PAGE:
Mindfulness is a blend of tuning into our mind and body, and being present in the moment. Teaching kids mindfulness gives them a powerful tool that can help them navigate some of life’s trickiest challenges. 

Whether it’s dealing with self-esteem issues, learning social skills, or dealing with stress, all children will encounter tough emotional situations. Luckily, mindfulness is a tool parents can teach their children to help them cope. Tiffany Trask recently started teaching yoga and mindfulness for children of all ages and abilities through her studio, Beats Unique. She also has almost two decades of experience working with children in various settings, including pediatric speech and language pathology. 

Benefits of Mindfulness for Kids

Tiffany believes that teaching kids mindfulness by introducing them to movement, breath, and mind-body connection sets them up for success in life. These skills can help them stay in touch with their physical and emotional needs. “By learning to quiet the mind and be aware of their senses, kids can really learn things like self-regulation and self-soothing, which can help them slow down and make informed decisions in times of stress,” Tiffany says. 

People are surprised how quickly kids will adapt to the idea of stillness because it seems contrary, but really that’s why they gravitate to it; stillness gives them balance.

Tiffany Trask

While yoga and mindfulness aren’t new, the benefits of practicing them are becoming more well established. “There’s research coming out that shows mindfulness helps lessen activation of the amygdala, which is where we get our fight or flight response,” Tiffany says, “Mindfulness activates the hippocampus instead, which controls learning and memory, and our prefrontal cortex, which regulates emotions, behaviors, and decision making.” The prefrontal cortex doesn’t fully develop until our 20s, which means learning mindfulness young sets children up for a lifetime of increased problem solving, creativity, and emotional agility. 

How to Make Mindfulness Kid-Friendly

While yoga and mindfulness are ancient practices, there’s nothing that says they can’t be fun for kids. For instance if your kids love dragons, when you’re breathing, talk about being a dragon ready to spit fireballs; they should feel the warm breath in their abdomen and up into their chest and throat. Tiffany says, “One of my favorite things to bring mindfulness to kids is giving them a breathing buddy. It’s a stuffed animal they can put on their tummy when they’re laying down, and they can see the buddy move with them as they breathe.” Combining the ideas of mindfulness with things your children relate to or enjoy makes them more likely to stick with the practice long term.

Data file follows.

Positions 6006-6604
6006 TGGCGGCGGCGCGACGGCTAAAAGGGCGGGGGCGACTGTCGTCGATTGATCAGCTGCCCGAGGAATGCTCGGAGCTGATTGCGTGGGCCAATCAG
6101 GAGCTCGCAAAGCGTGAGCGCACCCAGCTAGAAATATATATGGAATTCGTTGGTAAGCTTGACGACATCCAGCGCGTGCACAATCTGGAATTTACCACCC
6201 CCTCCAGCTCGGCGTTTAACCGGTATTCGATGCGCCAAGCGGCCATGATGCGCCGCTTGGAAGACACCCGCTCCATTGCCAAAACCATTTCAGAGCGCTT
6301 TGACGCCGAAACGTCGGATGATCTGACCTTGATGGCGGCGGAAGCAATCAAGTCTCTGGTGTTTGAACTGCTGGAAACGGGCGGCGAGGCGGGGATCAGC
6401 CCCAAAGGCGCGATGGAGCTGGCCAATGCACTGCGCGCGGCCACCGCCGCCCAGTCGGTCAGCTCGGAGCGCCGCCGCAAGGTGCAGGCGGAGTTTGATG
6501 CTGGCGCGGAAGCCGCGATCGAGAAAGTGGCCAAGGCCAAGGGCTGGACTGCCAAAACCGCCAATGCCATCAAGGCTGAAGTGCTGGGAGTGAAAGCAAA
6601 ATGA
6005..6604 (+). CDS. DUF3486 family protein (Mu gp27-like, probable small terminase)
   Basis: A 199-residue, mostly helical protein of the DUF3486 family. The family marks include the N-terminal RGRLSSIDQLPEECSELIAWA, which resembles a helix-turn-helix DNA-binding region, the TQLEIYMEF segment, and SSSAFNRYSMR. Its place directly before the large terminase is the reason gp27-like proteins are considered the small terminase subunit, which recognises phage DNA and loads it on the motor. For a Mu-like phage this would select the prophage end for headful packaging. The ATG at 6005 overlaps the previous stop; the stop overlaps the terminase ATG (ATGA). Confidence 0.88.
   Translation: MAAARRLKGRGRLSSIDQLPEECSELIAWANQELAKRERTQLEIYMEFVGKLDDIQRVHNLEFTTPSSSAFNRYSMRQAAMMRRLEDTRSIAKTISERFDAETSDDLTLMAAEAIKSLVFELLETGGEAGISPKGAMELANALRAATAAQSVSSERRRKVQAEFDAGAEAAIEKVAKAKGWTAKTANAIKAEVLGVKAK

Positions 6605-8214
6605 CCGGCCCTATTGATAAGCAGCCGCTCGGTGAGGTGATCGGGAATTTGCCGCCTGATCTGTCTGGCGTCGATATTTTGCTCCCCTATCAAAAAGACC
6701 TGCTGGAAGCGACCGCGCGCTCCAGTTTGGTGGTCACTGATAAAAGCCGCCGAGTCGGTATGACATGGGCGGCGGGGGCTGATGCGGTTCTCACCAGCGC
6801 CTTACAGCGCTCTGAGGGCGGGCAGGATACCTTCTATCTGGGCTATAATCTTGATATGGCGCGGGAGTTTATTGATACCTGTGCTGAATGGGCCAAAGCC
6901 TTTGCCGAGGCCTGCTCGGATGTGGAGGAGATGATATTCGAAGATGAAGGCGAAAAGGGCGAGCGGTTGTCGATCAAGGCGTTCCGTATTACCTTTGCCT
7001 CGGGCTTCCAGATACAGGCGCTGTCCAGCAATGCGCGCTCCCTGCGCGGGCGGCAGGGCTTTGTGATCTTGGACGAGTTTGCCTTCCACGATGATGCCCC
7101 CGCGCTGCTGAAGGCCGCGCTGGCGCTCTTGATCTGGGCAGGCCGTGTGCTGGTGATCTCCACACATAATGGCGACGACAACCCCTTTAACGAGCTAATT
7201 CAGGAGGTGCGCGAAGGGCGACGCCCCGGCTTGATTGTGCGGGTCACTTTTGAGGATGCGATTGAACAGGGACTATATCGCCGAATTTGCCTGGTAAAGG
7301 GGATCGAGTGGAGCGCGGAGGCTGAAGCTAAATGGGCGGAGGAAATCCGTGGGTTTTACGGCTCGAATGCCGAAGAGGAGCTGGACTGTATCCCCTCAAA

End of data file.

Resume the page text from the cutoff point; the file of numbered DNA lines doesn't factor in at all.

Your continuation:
For busy families who worry about adding another activity to their daily routine, Tiffany says not to worry about making it a huge deal. “Mindfulness doesn’t have to be an elaborate thing where you sit on cushions for an hour as a family,” she says, “just start out with five minutes in the morning to sit quietly together and breathe, and see how that feels.” Check in with your family and see how they feel after you’ve practiced together for a few days. If it feels helpful, keep going! If not, talk about what you do and don’t like, and see if there are other ways you can practice.

Looking for practical ways to teach your kids mindfulness? Here are some of Tiffany’s favorites:

  • Morning gratitude: everyone picks one thing they are thankful for in the morning before the day begins. You can do this on your own, or share over breakfast.
  • Body scan: starting with the toes, scan through the body noticing each part.
  • Watching clouds: sit outside or lay in the grass and watch the clouds. You can look for fun shapes too!
  • Family mantras: come up with affirmations that you can all say every day, such as “I am brave. I am kind. I am smart. I am loved.”
  • Bumble Bee Breath: take a deep breath in, and on the exhale out and buzz for as long as you can.

Practice Mindfulness as a Parent

Being a good model can also help your kids stick with their mindfulness practice. If you’re feeling stressed or anxious, take a second to breathe deeply — and verbalize while you do it. For example, say, “I’m upset, and I need a second to breathe,” then take a few deep breaths. Not only are you showing your children how to be mindful, you’re showing them it’s okay to take a second to pause and deal with your emotions rather than simply react to them. 

While yoga is about our physical being, mindfulness is about how we are internally; how we’re feeling, what our inner sensations are, and what our body needs. It’s a practice the entire family can do together, or each member individually. What’s important about teaching kids mindfulness is helping them connect with what’s going on inside, and learning to love and care for themselves.

WORDS: ASHLEY JOHNSON